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Yankee Bigot Scared Of Chick-Fil-A

In terms of parochial, un-self-aware narrow-mindedness, it is hard to beat this piece from the New Yorker [1]on how the a popular purveyor of delicious chicken and waffle fries is making Manhattan into an unsafe space. Here’s the headline:

“Creepy”. It’s a fast-food joint, you woke twerp!

Excerpts:

New York has taken to Chick-fil-A. One of the Manhattan locations estimates that it sells a sandwich every six seconds, and the company has announced plans to open as many as a dozen more storefronts in the city. And yet the brand’s arrival here feels like an infiltration, in no small part because of its pervasive Christian traditionalism. Its headquarters, in Atlanta, is adorned with Bible verses and a statue of Jesus washing a disciple’s feet. Its stores close on Sundays. Its C.E.O., Dan Cathy, has been accused of bigotry for using the company’s charitable wing to fund anti-gay causes, including groups that oppose same-sex marriage. “We’re inviting God’s judgment on our nation,” he once said, “when we shake our fist at him and say, ‘We know better than you as to what constitutes a marriage.’ ” The company has since reaffirmed its intention to “treat every person with honor, dignity and respect,” but it has quietly continued to donate to anti-L.G.B.T. groups. When the first stand-alone New York location opened, in 2015, a throng of protesters appeared. When a location opened in a Queens mall, in 2016, Mayor Bill de Blasio proposed a boycott. No such controversy greeted the opening of this newest outpost. Chick-fil-A’s success here is a marketing coup. Its expansion raises questions about what we expect from our fast food, and to what extent a corporation can join a community.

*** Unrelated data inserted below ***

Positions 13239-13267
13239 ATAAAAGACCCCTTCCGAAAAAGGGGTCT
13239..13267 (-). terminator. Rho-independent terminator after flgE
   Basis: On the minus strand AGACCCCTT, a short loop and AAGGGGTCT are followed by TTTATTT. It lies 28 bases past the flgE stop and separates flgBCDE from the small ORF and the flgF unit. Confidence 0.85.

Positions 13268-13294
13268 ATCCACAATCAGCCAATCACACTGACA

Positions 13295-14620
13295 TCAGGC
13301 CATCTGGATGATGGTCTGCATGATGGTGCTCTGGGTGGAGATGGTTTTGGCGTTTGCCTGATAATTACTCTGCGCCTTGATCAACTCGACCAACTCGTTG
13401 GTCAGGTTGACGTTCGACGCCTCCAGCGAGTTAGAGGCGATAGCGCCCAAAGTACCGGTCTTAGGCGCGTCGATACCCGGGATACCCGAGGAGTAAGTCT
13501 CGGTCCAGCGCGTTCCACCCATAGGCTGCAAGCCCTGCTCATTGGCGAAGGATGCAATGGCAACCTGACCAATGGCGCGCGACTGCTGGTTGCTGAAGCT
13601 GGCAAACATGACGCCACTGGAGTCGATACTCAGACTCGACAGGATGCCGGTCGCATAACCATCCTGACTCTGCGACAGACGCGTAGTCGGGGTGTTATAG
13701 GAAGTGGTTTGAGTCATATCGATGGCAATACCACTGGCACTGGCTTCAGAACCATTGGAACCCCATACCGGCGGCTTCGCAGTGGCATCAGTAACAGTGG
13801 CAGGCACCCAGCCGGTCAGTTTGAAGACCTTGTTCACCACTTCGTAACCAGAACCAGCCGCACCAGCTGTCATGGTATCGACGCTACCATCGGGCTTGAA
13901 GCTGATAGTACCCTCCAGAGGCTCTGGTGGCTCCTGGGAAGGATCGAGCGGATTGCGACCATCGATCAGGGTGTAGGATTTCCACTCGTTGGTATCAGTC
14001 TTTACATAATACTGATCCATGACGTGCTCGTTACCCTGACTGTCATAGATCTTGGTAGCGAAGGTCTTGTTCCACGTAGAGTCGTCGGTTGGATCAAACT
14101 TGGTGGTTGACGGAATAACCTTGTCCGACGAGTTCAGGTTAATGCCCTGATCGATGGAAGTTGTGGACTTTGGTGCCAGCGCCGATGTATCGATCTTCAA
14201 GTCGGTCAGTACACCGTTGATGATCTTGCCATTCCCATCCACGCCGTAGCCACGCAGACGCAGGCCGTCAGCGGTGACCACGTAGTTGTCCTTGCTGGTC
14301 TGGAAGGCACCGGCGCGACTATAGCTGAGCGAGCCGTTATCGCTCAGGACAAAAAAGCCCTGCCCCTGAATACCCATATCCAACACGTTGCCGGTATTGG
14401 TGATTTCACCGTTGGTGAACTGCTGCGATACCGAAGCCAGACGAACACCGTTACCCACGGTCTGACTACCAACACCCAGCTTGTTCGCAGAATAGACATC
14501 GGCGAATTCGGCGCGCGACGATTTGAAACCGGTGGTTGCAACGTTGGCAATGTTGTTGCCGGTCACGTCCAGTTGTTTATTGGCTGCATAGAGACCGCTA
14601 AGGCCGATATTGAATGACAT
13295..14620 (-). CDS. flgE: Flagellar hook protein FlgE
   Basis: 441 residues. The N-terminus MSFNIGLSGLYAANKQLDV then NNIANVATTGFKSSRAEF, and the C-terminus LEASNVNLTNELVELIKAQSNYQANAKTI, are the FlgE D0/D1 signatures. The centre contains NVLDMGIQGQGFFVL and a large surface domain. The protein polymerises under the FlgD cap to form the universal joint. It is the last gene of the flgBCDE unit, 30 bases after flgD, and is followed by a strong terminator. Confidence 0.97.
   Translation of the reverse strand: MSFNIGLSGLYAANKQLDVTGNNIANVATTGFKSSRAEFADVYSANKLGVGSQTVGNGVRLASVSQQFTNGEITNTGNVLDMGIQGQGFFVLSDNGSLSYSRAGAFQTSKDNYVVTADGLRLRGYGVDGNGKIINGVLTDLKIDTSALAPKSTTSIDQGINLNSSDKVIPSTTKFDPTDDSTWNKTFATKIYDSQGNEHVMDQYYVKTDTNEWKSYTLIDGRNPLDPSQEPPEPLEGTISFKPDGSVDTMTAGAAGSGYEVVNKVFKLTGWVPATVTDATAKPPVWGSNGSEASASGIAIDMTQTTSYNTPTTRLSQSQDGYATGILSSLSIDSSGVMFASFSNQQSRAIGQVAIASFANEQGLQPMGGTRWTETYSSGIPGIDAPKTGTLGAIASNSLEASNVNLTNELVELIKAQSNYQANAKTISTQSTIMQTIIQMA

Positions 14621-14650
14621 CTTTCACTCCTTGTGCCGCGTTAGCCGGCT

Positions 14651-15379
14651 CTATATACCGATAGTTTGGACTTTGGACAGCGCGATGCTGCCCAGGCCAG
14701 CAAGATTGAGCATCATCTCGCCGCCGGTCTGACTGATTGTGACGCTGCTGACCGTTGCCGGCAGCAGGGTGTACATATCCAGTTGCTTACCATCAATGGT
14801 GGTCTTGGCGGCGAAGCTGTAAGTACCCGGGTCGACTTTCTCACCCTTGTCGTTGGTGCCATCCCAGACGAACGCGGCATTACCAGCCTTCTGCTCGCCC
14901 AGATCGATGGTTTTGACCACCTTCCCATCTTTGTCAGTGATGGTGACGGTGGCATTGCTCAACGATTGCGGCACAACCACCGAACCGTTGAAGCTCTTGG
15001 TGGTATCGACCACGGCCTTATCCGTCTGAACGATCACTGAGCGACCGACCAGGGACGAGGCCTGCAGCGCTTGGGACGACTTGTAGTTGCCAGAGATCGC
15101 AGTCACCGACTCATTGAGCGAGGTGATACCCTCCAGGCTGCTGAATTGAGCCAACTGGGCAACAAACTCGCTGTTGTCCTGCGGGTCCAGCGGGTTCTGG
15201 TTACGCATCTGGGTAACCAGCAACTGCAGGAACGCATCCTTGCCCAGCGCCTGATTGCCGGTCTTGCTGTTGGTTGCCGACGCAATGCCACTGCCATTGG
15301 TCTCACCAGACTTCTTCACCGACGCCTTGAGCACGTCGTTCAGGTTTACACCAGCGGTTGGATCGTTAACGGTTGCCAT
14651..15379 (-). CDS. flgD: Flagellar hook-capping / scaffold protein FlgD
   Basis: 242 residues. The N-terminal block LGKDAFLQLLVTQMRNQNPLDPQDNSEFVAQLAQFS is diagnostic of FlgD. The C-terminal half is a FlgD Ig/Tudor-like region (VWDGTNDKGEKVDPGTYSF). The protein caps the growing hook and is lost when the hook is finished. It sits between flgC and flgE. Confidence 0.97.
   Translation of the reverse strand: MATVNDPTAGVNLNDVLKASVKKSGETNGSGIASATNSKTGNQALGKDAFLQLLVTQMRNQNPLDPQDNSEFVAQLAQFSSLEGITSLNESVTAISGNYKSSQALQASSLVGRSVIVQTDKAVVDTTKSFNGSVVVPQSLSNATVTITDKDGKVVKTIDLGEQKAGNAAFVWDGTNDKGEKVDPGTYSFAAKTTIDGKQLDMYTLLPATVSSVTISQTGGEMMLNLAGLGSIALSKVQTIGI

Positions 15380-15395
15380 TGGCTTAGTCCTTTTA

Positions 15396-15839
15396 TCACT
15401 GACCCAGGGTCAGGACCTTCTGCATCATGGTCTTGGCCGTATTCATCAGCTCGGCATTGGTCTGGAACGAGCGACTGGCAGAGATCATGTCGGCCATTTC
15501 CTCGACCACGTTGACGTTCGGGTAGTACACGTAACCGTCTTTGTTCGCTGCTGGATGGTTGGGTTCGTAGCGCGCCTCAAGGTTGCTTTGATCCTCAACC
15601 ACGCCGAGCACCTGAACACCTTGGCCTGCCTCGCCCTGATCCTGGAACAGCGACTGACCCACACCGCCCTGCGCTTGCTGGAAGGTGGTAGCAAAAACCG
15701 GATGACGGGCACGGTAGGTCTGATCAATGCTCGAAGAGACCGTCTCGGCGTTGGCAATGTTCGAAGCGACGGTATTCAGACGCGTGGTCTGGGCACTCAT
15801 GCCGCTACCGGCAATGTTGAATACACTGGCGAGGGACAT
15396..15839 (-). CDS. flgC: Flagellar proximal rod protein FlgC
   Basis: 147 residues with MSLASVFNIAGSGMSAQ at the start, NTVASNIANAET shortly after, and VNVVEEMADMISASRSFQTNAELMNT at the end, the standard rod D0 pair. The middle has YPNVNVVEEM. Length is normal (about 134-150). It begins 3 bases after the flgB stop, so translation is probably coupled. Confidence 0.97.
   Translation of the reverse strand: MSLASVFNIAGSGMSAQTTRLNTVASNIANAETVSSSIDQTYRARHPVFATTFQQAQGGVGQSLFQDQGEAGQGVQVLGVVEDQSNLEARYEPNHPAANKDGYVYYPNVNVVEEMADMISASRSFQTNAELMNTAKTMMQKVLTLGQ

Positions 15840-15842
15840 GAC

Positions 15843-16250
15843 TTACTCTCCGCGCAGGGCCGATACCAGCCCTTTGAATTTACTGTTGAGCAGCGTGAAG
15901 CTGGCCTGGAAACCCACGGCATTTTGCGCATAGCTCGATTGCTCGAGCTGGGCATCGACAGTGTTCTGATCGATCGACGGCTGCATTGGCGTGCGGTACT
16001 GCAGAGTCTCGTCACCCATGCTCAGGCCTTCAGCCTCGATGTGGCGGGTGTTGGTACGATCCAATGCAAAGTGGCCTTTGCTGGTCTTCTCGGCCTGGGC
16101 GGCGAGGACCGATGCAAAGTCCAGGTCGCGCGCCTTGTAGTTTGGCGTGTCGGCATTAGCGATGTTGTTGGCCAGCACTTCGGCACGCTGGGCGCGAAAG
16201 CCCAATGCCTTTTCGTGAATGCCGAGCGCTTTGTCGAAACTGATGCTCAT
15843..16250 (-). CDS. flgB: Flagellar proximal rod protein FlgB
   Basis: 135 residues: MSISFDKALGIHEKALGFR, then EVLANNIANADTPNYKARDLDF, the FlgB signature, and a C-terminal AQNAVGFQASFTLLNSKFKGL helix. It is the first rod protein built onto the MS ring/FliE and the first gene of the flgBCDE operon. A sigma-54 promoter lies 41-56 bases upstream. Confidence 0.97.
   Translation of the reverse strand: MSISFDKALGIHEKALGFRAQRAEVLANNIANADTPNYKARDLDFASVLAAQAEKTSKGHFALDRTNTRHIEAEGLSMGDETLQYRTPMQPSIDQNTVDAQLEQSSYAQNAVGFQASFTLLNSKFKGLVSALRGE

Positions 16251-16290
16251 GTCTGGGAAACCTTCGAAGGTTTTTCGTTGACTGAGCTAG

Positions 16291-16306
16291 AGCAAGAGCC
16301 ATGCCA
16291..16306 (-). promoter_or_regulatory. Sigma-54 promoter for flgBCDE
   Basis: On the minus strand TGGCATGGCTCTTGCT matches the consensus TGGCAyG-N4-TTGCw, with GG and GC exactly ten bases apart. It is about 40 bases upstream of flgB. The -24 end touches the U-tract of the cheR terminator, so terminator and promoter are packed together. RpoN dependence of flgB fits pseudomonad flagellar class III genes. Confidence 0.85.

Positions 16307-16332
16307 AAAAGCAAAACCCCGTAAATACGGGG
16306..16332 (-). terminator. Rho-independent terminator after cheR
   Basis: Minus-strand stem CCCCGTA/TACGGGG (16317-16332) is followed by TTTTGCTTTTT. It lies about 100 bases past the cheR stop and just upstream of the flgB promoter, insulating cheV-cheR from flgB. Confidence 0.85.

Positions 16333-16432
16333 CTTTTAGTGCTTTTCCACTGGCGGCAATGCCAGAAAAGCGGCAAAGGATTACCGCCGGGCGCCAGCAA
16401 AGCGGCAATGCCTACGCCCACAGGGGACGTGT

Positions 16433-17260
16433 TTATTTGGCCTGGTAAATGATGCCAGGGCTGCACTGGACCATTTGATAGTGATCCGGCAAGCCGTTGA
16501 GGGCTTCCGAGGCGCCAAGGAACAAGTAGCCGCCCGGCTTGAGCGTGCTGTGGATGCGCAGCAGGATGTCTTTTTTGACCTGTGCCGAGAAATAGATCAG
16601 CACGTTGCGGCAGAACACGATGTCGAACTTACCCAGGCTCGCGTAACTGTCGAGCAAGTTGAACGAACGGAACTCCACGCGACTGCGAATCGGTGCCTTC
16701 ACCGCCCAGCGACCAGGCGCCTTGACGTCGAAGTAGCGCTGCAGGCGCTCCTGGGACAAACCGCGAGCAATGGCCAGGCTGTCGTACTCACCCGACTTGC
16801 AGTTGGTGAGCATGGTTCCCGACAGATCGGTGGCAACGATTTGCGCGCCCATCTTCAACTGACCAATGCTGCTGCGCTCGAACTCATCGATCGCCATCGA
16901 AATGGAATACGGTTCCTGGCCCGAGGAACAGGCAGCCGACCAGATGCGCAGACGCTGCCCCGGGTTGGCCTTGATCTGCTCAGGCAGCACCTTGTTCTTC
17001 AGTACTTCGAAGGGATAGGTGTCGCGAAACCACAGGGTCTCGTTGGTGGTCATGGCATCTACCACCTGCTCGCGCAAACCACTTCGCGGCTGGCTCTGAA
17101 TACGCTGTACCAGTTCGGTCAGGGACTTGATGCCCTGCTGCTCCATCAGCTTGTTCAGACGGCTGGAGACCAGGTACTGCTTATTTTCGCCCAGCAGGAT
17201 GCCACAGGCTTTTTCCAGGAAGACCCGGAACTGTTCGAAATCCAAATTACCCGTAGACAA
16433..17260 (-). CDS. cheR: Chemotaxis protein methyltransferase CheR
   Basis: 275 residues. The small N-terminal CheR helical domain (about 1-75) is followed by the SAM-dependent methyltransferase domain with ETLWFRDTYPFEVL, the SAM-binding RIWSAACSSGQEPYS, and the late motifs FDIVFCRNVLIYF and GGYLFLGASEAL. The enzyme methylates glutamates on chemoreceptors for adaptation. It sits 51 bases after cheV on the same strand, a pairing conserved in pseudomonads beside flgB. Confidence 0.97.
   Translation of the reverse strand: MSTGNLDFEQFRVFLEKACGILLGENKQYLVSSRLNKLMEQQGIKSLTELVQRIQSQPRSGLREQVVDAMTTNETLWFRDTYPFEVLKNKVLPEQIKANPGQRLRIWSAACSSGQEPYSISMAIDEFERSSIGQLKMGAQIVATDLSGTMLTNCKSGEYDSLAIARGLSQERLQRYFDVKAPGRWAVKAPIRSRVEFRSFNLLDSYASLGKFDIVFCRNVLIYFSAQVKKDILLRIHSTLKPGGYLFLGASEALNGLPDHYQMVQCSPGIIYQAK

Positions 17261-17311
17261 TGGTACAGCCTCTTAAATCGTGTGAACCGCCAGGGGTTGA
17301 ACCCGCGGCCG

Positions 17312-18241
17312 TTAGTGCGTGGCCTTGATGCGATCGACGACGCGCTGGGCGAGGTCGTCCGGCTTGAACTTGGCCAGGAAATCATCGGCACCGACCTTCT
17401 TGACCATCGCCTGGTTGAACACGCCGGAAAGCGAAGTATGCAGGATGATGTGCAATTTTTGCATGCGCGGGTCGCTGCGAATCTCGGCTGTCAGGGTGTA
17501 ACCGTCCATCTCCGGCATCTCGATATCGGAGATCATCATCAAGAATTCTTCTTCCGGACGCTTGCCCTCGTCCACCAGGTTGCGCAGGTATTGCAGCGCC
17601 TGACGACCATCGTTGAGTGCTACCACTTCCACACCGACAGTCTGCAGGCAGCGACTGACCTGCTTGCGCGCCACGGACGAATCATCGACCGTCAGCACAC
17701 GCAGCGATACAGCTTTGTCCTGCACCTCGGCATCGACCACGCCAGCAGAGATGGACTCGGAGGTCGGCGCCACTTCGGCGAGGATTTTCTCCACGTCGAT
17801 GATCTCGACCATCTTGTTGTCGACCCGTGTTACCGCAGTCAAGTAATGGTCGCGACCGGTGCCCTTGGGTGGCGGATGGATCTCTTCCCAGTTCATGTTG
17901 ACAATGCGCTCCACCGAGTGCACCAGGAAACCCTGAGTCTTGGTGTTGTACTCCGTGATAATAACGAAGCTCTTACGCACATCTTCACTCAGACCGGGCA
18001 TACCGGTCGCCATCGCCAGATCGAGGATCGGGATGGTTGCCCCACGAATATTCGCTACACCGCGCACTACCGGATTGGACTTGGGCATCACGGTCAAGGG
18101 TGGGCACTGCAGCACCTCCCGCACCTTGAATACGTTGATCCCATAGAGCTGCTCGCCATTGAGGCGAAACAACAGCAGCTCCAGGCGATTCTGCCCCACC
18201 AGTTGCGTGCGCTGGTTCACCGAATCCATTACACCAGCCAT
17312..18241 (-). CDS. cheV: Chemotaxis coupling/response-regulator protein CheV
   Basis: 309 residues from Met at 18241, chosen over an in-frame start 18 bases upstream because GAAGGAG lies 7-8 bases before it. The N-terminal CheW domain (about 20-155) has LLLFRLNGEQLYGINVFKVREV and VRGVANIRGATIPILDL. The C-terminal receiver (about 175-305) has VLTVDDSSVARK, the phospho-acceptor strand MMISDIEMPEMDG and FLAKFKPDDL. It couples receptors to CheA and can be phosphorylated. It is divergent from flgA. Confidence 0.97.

Where are the thinkpieces in the New Yorker interrogating Muslim and Hasidic Jewish-owned businesses, asking whether they should be allowed to “join” the New York community? They don’t exist. Evangelical Christians and the food prepared in restaurants they own are a unique threat to New Yorkers, it would seem. They probably make nugget breading from the blood of kidnapped theybies [2].

Here, the author attacks the famous Chick-fil-A cows: